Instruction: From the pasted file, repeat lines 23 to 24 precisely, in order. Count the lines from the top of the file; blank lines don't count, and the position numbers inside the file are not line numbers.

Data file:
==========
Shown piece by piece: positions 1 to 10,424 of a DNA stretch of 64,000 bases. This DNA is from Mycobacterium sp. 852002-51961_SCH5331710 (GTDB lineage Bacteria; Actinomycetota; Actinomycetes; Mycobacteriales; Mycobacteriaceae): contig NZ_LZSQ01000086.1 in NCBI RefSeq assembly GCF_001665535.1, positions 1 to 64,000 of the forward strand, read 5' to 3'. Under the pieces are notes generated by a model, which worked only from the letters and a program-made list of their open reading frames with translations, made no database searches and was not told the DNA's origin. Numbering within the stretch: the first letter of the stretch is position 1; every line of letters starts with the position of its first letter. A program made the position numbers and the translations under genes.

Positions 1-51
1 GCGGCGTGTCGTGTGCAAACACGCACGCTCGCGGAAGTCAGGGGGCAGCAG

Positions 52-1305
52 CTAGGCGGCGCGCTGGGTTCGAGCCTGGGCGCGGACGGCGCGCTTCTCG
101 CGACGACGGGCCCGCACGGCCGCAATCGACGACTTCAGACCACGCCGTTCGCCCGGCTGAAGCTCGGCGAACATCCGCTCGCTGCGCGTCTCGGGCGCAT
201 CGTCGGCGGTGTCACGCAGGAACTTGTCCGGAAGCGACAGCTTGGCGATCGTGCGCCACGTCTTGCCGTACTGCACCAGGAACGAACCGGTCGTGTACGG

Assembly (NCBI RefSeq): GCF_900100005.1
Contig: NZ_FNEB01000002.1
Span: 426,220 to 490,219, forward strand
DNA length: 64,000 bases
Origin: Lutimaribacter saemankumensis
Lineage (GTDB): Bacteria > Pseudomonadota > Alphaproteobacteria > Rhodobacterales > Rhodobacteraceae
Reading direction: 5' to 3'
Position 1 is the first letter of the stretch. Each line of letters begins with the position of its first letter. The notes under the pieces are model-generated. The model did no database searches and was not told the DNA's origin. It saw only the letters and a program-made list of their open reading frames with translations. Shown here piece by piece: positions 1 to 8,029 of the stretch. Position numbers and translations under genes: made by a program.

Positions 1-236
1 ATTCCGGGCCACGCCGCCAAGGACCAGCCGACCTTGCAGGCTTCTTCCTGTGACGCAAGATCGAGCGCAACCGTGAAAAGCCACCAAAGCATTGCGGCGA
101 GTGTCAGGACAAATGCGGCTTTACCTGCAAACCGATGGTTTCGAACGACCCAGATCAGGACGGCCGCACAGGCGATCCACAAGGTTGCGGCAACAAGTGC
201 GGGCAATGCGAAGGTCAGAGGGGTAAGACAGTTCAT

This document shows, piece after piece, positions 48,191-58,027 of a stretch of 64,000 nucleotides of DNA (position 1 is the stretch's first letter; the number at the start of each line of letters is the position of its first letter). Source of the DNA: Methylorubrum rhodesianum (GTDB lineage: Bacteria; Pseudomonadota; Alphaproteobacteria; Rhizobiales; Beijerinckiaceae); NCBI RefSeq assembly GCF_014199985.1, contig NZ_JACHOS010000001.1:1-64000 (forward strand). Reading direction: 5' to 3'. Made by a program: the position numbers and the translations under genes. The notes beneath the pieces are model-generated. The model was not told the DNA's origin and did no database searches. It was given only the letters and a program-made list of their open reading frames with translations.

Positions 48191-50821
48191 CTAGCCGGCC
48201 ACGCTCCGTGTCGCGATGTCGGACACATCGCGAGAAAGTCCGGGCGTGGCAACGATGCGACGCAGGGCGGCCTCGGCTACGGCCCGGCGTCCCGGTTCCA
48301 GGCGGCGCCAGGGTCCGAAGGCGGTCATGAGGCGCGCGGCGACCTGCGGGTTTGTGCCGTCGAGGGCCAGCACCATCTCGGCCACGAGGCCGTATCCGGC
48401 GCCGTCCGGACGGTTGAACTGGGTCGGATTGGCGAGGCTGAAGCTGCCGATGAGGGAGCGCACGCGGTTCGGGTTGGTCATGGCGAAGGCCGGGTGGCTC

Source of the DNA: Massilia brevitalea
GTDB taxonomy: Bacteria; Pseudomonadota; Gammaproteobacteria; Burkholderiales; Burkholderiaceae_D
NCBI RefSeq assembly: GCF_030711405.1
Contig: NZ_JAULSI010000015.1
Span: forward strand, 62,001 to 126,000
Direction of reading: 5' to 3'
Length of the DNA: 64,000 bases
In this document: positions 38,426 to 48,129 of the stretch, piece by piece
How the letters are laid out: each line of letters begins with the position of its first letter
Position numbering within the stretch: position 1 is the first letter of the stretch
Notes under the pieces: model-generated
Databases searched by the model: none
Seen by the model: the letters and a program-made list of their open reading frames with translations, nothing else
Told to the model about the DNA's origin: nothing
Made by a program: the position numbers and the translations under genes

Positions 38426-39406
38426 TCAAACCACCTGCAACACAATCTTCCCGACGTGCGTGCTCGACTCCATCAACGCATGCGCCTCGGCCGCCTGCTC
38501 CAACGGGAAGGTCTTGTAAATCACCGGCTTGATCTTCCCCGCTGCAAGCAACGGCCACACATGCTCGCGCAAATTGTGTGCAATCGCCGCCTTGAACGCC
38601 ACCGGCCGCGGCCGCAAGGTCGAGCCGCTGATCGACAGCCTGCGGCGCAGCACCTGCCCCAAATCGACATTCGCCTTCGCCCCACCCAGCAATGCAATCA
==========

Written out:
48201 ACGCTCCGTGTCGCGATGTCGGACACATCGCGAGAAAGTCCGGGCGTGGCAACGATGCGACGCAGGGCGGCCTCGGCTACGGCCCGGCGTCCCGGTTCCA
48301 GGCGGCGCCAGGGTCCGAAGGCGGTCATGAGGCGCGCGGCGACCTGCGGGTTTGTGCCGTCGAGGGCCAGCACCATCTCGGCCACGAGGCCGTATCCGGC